Part of the decision for the extension by the KDAA was also based on the different start times for playoffs, as volleyball starts next week while hockey begins at the start of March.
The Red Hawks basketball junior and senior teams will host the respective teams of St. Thomas Aquinas Catholic Secondary School on Thursday afternoon, starting at 3:30 p.m. This was possible because St. Thomas is not part of TLDSB, but is part of the Peterborough Victoria Northumberland and Clarington Catholic School Board. This week’s Hawks hockey game against Holy Cross will go as scheduled at 4 p.m. at A.J. LaRue Arena in Haliburton.
Haedicke said former colleagues of trustee and former HHSS principal and long-time coach Gary Brohman were surprised he was silent at the TLDSB meeting where the decision was made.
When reached for comment about his silence and what message he had for coaches, parents and students, Brohman provided this prepared statement:
“I understand the frustration students[,] coaches [and] parents have concerning the cancellation of extracurricular activities. My wish is for provincial unions and government to settle their differences now not later so we can [get] back to normal schedules in schools,” he wrote in an email.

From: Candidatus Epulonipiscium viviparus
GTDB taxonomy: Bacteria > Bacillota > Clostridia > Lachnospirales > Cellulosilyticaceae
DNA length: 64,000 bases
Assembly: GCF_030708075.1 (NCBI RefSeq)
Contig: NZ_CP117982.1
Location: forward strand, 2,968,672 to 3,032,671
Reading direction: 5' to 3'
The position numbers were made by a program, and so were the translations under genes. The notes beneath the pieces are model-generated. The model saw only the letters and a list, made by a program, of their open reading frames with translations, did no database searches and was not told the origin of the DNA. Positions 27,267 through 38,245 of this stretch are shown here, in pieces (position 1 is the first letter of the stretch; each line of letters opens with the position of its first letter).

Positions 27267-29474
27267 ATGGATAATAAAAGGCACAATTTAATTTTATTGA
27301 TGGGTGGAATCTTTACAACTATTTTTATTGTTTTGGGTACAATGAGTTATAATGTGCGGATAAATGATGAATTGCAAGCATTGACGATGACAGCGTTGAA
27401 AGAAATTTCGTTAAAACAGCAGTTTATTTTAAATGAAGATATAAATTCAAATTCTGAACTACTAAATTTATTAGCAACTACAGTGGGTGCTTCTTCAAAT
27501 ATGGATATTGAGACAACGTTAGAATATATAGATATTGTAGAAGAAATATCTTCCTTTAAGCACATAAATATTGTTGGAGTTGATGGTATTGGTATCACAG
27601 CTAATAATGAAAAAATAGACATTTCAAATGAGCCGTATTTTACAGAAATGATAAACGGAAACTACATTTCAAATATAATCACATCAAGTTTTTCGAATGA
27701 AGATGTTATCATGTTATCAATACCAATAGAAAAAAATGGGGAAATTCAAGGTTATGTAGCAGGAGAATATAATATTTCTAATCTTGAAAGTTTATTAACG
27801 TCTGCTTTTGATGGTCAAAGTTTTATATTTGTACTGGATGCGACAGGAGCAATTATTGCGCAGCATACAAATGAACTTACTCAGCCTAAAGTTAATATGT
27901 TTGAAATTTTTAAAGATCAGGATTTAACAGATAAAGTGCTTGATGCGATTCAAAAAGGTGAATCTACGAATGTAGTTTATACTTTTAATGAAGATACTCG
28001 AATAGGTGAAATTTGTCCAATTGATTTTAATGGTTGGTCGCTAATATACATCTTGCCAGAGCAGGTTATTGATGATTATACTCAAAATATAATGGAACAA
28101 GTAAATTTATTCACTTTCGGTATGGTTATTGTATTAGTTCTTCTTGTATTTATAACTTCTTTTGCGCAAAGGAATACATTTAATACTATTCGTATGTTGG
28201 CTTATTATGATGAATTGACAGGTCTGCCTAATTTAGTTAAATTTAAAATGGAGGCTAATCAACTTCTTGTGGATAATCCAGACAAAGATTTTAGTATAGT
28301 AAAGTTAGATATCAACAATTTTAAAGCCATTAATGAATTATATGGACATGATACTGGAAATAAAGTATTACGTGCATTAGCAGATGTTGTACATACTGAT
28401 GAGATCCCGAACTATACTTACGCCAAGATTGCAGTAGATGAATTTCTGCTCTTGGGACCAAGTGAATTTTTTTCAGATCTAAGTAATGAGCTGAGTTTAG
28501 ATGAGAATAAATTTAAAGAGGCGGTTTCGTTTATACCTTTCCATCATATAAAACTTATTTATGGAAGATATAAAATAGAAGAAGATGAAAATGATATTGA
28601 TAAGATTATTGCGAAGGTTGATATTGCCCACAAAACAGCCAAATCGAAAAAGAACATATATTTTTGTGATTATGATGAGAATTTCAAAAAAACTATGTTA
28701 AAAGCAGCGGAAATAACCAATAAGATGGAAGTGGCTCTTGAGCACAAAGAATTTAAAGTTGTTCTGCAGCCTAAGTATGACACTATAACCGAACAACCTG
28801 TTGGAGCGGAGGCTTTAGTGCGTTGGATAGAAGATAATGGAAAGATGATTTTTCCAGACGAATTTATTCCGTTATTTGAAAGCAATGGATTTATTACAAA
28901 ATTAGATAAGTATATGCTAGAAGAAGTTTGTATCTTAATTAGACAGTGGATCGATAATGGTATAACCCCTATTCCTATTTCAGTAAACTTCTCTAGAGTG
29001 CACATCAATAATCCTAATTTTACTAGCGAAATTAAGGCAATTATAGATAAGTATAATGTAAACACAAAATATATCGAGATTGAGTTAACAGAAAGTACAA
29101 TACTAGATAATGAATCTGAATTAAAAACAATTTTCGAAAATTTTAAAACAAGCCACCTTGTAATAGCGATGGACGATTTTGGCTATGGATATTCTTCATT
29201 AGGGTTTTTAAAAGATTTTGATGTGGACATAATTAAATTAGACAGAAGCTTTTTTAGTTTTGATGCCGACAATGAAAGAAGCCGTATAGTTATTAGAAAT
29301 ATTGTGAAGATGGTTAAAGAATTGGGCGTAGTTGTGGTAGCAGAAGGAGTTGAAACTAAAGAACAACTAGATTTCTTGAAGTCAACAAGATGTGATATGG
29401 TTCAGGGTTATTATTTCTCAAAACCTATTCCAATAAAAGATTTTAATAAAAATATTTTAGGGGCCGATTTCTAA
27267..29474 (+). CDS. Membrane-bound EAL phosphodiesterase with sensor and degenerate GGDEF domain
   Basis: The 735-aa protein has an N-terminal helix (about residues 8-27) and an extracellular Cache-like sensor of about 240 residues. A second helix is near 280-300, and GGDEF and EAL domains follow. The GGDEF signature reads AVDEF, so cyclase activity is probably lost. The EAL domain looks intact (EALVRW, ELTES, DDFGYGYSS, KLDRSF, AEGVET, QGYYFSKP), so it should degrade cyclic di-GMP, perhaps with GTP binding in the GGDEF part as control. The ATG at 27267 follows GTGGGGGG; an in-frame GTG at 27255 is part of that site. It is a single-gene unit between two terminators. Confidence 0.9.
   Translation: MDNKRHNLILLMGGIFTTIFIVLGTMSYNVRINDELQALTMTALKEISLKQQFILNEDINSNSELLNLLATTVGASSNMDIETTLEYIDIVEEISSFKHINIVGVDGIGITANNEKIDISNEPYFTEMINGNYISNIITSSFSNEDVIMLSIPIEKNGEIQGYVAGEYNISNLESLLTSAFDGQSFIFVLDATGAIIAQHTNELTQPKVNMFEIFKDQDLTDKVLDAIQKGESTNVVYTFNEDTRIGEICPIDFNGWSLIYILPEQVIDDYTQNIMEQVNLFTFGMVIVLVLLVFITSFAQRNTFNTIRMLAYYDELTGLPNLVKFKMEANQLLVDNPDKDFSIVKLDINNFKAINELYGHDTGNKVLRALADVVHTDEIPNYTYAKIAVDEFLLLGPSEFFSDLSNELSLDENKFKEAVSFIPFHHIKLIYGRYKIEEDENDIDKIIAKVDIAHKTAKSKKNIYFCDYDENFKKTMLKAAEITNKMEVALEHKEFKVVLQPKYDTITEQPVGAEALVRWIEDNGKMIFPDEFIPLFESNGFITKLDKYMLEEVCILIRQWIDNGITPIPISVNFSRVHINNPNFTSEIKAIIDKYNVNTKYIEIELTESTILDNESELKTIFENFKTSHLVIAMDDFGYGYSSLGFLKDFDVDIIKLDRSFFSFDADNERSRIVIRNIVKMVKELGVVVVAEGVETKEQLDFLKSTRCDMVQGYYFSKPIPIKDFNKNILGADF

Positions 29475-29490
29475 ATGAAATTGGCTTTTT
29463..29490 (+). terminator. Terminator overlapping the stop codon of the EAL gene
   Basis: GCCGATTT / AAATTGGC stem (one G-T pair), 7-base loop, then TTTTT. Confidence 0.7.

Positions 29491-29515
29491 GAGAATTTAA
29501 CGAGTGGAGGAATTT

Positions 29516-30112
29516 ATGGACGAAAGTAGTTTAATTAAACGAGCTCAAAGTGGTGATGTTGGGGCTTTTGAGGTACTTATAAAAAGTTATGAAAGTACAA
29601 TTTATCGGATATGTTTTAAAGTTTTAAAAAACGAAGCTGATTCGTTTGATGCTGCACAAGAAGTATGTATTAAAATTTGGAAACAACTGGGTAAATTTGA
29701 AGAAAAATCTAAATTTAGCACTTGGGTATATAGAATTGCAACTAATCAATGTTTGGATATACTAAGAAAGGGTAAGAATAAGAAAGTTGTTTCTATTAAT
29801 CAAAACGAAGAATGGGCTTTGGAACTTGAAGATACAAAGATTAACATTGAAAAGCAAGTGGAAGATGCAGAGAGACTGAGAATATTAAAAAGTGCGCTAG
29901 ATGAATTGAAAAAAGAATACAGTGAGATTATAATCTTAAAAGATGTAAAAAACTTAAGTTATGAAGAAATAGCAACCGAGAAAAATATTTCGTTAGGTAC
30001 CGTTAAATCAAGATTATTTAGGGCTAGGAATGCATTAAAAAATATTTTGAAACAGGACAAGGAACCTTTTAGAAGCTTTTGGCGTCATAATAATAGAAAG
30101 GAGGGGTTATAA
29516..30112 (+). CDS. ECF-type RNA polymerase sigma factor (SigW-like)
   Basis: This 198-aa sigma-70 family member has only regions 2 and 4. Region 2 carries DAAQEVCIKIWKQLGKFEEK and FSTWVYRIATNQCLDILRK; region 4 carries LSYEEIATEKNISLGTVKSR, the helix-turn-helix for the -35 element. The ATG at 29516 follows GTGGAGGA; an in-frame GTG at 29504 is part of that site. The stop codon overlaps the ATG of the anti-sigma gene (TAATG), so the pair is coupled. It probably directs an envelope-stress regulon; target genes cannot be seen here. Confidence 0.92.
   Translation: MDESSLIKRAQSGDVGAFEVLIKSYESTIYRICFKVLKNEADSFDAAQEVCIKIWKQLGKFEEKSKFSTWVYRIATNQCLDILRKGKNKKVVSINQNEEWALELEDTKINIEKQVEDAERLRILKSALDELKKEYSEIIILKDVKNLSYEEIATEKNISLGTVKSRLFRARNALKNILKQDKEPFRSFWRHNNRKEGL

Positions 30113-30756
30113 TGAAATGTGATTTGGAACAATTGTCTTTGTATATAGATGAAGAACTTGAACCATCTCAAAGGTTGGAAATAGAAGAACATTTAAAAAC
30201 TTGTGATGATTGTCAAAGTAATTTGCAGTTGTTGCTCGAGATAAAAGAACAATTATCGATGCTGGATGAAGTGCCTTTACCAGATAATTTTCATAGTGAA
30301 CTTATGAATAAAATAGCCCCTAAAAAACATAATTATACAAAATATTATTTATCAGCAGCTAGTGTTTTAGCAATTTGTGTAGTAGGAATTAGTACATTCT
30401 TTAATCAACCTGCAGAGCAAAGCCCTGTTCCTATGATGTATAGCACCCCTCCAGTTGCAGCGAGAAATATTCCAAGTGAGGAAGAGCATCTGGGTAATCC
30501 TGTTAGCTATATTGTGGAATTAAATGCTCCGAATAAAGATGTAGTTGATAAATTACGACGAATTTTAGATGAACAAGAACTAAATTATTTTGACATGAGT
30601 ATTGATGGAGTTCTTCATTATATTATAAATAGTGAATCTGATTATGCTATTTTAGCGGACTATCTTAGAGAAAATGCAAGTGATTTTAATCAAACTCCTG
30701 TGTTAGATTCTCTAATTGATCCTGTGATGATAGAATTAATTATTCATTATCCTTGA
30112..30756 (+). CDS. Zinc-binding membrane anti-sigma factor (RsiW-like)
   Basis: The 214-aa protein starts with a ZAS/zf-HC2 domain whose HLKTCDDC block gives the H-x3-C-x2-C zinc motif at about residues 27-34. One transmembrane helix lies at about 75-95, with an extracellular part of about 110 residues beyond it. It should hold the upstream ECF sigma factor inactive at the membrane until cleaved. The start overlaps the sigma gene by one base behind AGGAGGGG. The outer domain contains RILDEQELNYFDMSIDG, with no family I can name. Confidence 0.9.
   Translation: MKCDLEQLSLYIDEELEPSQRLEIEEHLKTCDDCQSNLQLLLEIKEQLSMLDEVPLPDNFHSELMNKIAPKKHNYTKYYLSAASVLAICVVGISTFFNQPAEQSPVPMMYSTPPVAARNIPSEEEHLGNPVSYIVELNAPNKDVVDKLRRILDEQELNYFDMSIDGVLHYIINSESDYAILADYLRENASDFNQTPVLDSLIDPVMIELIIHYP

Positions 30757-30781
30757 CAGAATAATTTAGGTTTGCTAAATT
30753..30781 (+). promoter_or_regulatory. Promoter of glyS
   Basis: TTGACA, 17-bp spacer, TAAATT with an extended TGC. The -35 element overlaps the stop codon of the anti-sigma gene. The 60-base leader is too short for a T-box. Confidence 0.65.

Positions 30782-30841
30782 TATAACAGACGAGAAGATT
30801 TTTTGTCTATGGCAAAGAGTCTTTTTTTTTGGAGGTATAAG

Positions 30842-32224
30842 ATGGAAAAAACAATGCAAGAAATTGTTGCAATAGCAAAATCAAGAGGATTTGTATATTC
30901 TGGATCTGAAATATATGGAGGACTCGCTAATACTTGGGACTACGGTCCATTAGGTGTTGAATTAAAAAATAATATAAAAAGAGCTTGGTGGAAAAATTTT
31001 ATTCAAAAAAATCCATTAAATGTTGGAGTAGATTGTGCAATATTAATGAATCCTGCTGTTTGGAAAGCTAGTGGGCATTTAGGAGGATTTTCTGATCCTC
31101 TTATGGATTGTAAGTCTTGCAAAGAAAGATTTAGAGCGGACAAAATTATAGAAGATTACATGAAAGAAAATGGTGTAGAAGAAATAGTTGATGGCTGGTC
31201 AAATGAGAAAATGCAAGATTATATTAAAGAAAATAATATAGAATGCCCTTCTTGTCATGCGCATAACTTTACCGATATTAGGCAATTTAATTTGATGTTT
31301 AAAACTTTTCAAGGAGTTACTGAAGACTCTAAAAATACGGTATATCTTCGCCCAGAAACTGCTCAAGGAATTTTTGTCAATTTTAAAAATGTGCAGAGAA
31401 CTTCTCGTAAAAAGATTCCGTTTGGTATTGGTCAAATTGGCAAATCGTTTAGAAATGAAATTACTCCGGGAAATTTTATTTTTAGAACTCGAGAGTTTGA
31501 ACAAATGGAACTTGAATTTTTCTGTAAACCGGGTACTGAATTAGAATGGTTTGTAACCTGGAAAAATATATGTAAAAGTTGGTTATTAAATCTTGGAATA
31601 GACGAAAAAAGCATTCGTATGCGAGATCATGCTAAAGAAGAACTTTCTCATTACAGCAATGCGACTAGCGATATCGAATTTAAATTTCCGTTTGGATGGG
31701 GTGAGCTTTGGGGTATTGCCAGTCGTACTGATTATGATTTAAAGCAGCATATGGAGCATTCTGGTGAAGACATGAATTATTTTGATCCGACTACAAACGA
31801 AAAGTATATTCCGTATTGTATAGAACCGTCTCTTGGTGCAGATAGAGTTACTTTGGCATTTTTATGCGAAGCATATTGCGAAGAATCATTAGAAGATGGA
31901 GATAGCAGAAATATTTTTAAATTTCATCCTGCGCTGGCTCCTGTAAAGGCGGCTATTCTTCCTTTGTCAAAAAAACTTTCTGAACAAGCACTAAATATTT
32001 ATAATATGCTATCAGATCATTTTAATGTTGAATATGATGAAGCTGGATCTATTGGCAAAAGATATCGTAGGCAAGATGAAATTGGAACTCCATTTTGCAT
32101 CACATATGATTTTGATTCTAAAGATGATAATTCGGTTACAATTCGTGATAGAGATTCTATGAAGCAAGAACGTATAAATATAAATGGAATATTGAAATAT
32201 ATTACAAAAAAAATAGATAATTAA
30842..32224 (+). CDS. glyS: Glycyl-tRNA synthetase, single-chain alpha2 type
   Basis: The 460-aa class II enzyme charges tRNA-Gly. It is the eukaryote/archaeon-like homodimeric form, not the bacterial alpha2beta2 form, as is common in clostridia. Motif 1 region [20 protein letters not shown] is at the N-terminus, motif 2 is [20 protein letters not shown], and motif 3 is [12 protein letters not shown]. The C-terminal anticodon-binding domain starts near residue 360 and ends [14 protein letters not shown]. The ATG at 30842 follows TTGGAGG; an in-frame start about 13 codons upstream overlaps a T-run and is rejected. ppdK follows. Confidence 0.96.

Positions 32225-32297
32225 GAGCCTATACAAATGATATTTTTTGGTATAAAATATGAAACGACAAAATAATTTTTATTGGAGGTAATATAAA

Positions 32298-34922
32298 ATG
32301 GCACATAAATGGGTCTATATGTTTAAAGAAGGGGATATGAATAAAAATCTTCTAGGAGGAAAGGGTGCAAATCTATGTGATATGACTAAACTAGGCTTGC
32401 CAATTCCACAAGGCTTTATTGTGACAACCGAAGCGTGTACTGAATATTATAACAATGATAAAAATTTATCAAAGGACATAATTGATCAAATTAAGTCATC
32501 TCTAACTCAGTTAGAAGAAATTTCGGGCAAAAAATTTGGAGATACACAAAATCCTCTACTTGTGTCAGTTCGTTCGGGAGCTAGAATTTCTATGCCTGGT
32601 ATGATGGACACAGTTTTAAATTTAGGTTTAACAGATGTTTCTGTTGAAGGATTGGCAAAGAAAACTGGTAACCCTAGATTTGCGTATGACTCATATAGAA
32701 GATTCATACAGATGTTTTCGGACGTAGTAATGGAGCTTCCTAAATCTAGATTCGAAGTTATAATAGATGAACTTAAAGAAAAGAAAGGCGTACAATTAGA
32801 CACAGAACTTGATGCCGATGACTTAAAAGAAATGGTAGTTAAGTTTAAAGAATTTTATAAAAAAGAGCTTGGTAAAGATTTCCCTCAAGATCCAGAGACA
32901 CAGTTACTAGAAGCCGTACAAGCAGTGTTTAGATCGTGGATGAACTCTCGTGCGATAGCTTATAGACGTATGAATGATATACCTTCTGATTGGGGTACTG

He said he has spoken at length with TLDSB chairperson Bruce Reain.
Haedicke said he can’t imagine a final school year without athletics.
“It is something you look forward to because not everyone is interested in the academics, right? So people who are into athletics it kind of balances it out. Without that they don’t really want to go to school anymore,” he said.
Besides HHSS, the schools affected by this board’s decision are Bracebridge and Muskoka Lakes Secondary School, Fenelon Falls Secondary School, Gravenhurst High School, Huntsville High School, IE Weldon Secondary School and Lindsay Collegiate Vocational Institute.
*Correction (Feb. 6, 2020): The original version of this story said that the board made the decision at its Jan. 28 meeting. It has been corrected to state that the TLDSB board was told of the decision at its Jan. 28 meeting.